On the evening of December 11, 1936, King Edward VIII made his final broadcast as King. Addressing his people, he stated, "I have found it impossible to carry the heavy burden of responsibility and to discharge my duties as king as I would wish to do without the help and support of the woman I love."

With his abdication, “Bertie” would become King—as George V wished. Bertie, unprepared for the throne and not really wanting to be king in the first place, styled himself as King George VI. This made his daughter, Elizabeth, the next in line for the throne. And, we all know how that worked out.

Since coronation plans for Edward VIII were already underway and since the British are a practical people, they kept the same coronation date for George VI. King George VI and his consort, Elizabeth (the Queen Mum), were crowned on May 12, 1937.

As was the case with any coronation, a variety of commemorative souvenirs had already been produced with the likeness of King Edward VIII. The majority of these were scrapped as new merchandise was manufactured with the faces of George VI and Elizabeth. Some of these pieces of Edward VIII memorabilia still survive, but they’re rare. Here’s one!

I find this mug, and its brother which also bears the grim face of Edward VIII, very amusing. I display it next to a commemorative mug of George V and Mary of Teck and the coronation mug of George VI and Queen Elizabeth which shows the same coronation date. To me, it’s a reminder that one should always be prepared for change.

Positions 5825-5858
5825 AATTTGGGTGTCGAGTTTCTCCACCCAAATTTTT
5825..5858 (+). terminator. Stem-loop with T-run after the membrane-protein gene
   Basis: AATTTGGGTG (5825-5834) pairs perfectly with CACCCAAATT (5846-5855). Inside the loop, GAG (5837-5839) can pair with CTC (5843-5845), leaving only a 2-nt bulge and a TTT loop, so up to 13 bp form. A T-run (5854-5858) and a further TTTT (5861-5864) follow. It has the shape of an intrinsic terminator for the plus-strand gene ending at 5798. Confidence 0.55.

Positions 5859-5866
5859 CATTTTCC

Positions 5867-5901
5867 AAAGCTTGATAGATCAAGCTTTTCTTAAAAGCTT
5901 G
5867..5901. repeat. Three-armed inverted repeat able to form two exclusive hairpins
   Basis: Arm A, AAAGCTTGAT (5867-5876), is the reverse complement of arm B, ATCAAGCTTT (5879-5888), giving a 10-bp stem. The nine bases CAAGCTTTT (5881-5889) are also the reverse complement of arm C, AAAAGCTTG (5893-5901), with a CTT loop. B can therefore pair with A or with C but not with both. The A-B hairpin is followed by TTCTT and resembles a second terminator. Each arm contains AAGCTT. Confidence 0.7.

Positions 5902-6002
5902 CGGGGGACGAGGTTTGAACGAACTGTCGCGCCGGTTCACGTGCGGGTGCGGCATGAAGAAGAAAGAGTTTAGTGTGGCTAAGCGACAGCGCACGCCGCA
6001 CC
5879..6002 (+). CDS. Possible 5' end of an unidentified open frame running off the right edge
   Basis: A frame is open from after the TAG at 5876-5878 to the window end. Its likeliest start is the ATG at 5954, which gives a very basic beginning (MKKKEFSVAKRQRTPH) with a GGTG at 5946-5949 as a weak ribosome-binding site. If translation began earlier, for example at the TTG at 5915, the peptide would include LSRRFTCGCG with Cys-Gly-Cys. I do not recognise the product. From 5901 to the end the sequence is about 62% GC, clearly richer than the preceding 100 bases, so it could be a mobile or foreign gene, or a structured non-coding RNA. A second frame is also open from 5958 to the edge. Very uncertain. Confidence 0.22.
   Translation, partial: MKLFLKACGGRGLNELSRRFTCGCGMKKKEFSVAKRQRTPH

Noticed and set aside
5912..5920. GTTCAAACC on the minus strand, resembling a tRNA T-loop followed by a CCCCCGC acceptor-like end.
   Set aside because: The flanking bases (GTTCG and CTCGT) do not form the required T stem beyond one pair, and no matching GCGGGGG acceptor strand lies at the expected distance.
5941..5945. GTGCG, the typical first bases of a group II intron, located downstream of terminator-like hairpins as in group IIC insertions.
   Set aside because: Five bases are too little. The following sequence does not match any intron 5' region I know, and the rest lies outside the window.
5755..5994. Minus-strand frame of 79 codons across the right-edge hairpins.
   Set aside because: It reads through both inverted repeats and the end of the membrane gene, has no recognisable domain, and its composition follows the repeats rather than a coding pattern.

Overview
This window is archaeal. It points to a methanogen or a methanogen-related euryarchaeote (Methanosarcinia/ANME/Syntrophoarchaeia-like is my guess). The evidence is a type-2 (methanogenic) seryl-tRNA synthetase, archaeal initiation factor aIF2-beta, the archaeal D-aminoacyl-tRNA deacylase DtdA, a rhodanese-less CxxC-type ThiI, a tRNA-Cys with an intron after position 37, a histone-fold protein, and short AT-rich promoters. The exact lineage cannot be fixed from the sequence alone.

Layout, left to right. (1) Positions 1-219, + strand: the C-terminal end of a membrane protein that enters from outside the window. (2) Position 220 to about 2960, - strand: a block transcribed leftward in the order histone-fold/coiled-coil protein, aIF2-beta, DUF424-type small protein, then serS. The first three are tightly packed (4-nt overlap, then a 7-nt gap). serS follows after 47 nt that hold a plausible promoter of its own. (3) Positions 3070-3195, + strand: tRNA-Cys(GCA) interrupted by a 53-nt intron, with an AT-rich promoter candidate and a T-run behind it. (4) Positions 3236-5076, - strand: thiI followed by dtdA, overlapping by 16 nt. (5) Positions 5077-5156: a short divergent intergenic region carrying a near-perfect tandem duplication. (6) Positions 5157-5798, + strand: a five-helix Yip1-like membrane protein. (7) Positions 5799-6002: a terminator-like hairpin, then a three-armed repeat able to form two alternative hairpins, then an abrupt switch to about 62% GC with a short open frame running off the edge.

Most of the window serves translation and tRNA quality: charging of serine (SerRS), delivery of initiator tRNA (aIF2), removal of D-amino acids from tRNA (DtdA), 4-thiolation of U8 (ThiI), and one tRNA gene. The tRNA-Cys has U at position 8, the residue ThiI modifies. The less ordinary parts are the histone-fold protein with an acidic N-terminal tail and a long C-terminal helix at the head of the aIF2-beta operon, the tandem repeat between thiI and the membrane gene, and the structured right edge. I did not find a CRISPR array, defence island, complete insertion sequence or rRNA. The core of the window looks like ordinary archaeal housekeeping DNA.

Tuesday, March 22, 2011

Film of the Week: Harriet Craig, 1950

There are other people besides Joan Crawford in this 1950 Columbia Pictures film based on the play of the same name by George Kelly. Really, there are. But, Crawford dominates the entire picture and holds it in her tiny, polished claw. And, she should. Director Vincent Sherman was correct in letting Miss Crawford swagger and growl her way through the picture. It is, after all about a domineering woman with control issues and a lot of resentment. If you believe everything you read, then, you might think the picture was about Crawford herself.